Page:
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Chookagian Gets Her Madison Square Garden Fight After All


Katlyn Chookagian thought her opportunity to fight in Madison Square Garden had passed her by.

A win over one of the greatest female boxers to ever emerge from New York City, Christina Cruz, would have put the Pennsylvania native in the Mecca of boxing, but a split decision loss in the New York Golden Gloves semifinals instead sent Cruz to win another one of her record ten titles in the storied tournament.

Chookagian eventually moved on to mixed martial arts, and on November 12, she gets her MSG fight.

“If I would have won (against Cruz), I would have fought in Madison Square Garden,” she said. “Then I started doing MMA, and I was like, ‘Man, I lost my chance to ever fight at Madison Square Garden.’ But now, the first card there, I’m fighting, so I’m super excited.”

Call it glory delayed, not denied, and Chookagian won’t just be on the first UFC card to be held in Madison Square Garden; she’ll be the first mixed martial artist to compete in the building when she faces Liz Carmouche in the UFC 205 opener. That’s a lot of pressure, but Kenilworth, New Jersey’s “Blonde Fighter” isn’t feeling an ounce of it.

“I’ve had a lot of fights,” she said. “Including amateurs, this is like my 15th fight and I’ve done a bunch of boxing and kickboxing fights before I started MMA, so every fight feels kind of the same. This fight is awesome because I’m on the same card with my teammates Frankie Edgar and Eddie Alvarez, so being on the card with them and having that energy in the room during the camp has definitely helped. But I don’t feel any extra pressure.”

If anything, the 27-year-old thought that nerves might get to her in the lead-up to her UFC debut against Lauren Murphy in July. But against the former Invicta FC champion, Chookagian fought like an old pro en route to a unanimous decision win that lifted her pro MMA record to 8-0 and showcased a slick striking style that had her one step ahead of Murphy all night.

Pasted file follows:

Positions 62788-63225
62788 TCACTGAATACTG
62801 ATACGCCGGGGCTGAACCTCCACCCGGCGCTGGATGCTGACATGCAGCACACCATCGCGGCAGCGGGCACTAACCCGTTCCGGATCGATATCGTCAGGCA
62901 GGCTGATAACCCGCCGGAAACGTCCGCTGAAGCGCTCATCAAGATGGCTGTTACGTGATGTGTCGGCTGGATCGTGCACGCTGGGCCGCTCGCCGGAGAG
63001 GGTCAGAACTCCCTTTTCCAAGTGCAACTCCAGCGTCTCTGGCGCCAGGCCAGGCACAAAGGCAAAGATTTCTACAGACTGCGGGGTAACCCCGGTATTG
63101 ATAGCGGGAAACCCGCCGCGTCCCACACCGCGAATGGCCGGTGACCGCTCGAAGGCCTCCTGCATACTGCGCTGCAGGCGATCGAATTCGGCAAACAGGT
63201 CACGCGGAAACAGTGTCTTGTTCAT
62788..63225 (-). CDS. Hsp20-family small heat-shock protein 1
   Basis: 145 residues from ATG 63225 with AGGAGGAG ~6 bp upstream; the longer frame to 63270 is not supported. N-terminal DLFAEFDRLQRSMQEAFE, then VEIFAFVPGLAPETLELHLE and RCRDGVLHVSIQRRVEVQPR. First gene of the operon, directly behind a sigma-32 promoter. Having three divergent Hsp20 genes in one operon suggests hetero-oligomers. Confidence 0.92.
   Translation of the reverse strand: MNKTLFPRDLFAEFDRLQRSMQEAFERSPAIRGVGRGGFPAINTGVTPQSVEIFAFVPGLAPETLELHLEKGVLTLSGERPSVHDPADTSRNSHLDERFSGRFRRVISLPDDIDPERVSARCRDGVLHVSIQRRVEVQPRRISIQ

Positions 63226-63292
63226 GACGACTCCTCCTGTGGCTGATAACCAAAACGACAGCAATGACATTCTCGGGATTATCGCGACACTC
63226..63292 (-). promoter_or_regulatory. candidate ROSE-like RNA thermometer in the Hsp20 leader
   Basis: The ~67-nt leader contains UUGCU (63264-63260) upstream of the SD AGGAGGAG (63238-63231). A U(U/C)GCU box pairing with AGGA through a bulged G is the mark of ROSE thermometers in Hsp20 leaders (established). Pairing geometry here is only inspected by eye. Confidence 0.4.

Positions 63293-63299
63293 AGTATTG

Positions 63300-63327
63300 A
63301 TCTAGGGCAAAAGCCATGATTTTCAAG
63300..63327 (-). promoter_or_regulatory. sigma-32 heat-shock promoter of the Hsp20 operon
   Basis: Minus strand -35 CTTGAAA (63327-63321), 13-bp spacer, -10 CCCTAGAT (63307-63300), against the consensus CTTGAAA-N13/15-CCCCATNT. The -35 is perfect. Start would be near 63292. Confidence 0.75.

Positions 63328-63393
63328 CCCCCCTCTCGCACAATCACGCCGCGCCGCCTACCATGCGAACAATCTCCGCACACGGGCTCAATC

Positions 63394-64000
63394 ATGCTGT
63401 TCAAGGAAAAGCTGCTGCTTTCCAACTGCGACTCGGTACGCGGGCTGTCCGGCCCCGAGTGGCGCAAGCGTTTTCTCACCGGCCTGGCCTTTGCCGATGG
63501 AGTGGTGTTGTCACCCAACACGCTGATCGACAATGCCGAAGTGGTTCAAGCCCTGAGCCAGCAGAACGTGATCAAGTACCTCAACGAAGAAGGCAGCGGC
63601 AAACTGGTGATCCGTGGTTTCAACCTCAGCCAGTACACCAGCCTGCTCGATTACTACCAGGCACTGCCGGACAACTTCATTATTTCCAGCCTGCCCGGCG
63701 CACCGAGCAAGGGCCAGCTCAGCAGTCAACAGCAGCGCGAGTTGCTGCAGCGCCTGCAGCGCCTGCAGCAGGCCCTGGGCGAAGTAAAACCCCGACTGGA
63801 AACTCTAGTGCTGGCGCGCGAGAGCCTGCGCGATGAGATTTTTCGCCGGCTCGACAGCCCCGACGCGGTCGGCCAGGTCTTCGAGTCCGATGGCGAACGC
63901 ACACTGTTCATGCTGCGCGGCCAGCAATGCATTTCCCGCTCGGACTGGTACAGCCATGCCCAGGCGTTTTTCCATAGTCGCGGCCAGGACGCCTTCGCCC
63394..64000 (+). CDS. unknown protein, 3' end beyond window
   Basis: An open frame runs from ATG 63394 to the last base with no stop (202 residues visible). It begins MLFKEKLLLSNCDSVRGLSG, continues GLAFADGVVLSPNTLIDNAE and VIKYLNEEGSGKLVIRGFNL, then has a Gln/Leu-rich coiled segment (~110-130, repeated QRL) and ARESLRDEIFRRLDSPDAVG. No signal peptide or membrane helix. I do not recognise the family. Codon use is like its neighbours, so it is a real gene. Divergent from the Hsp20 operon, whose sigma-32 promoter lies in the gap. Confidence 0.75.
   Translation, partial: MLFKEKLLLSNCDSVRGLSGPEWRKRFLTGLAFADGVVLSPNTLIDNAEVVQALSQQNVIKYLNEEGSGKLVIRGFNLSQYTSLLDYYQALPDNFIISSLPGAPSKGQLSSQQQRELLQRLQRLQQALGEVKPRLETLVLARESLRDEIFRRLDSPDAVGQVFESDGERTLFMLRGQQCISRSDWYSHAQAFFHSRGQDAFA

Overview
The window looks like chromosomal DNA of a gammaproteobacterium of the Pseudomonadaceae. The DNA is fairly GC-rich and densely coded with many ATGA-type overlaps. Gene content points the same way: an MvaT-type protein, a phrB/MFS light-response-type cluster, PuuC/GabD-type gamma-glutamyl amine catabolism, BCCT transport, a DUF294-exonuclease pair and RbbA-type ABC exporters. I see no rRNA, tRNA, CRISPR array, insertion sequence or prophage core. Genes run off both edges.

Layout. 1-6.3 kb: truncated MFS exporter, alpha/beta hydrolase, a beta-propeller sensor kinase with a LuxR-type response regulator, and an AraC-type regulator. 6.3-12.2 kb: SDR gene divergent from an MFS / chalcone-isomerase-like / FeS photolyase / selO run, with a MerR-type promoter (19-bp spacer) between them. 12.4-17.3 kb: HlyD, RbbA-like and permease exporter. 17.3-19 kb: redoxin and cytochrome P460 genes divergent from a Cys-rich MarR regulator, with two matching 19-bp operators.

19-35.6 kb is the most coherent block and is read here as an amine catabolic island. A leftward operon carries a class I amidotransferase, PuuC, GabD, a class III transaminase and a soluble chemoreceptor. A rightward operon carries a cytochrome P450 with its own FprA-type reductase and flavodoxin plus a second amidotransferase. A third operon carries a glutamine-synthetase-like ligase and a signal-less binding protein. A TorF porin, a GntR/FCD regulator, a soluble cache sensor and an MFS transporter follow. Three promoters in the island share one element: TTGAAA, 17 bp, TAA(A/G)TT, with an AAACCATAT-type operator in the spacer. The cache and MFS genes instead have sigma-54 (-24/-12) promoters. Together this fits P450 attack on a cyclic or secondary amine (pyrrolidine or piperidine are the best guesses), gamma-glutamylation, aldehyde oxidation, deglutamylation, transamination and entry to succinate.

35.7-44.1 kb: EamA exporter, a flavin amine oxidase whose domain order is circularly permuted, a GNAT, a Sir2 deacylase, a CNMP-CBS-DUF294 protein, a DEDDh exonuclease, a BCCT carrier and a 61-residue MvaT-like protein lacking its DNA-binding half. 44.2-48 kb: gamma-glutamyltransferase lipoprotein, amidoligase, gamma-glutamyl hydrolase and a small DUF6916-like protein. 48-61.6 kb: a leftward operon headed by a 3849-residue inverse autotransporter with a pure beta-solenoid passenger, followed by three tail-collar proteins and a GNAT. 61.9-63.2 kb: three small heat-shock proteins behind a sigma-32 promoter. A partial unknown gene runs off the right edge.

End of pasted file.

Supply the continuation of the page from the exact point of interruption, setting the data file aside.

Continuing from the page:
“That’s how we train all the time,” she said. “I see some fighters, they fight and then they go on vacation for a month. That fight, I took it on two weeks’ notice, and when I fought in regional promotions, my last couple fights were five-round fights, so coming off that to a three-round fight was a lot easier. But the biggest thing I work on all the time with my coaches Mark (Henry) and Jamal (Patterson) is footwork. That’s what we do non-stop. I train 15 sessions a week and three days of sparring, whether I’m in camp or not, and we spar exactly how we fight, so that’s what helps it become natural. It’s almost like I’m doing it without thinking. Sometimes when I’m in there, I feel like I’m a robot for my coaches. (Laughs) Whatever they say, I do exactly that and it’s been working for me, so I trust them.”

In addition to her technical skills, Chookagian delivered a fast pace that kept her in control throughout the Murphy bout, and that’s something that will likely aid her against former world title challenger Carmouche, who will be coming off a 19-month layoff by the time the two step into the Octagon. That work ethic isn’t just developed in the gym though. It’s developed in several gyms, as well as on the road as Chookagian travels all throughout New Jersey and even to Brooklyn and Manhattan to get her work in.

“I don’t want to complain because some people live in areas where they go to their gym and they have two coaches and that’s it,” she said during a week in which her car battery died and she got two flat tires during her travels. “I’m lucky to have these different opportunities around me. Yesterday, I went to Gleason’s to spar, but I’m not complaining because I get to box with world champions. I go to Renzo’s and I train with girls and guys that are black belt world champions. I wrestle with State champions. So the little bit of sacrifice to spend driving everywhere and traveling is definitely worth it.”

That’s a lot of sacrifice. Plus, you can add in that her boyfriend lives in Long Island. But she laughs it off because she doesn’t know any other way than this. She says even days off produce the thought of going to the gym, while a proposed break after a fight could lead to her being in the gym on Monday, “Just to watch.” But that’s the way she’s built.

“It’s my lifestyle,” Chookagian said. “I’ve done martial arts my entire life since I was four years old, so I don’t know anything different. All my friends are through training and I just can’t picture my life without it. Even when I’m retired and old I’ll probably still be doing jiu-jitsu.”

But for now, she’s in the UFC and ready for the Madison Square Garden fight she’s been waiting for. There will be no retiring anytime soon.

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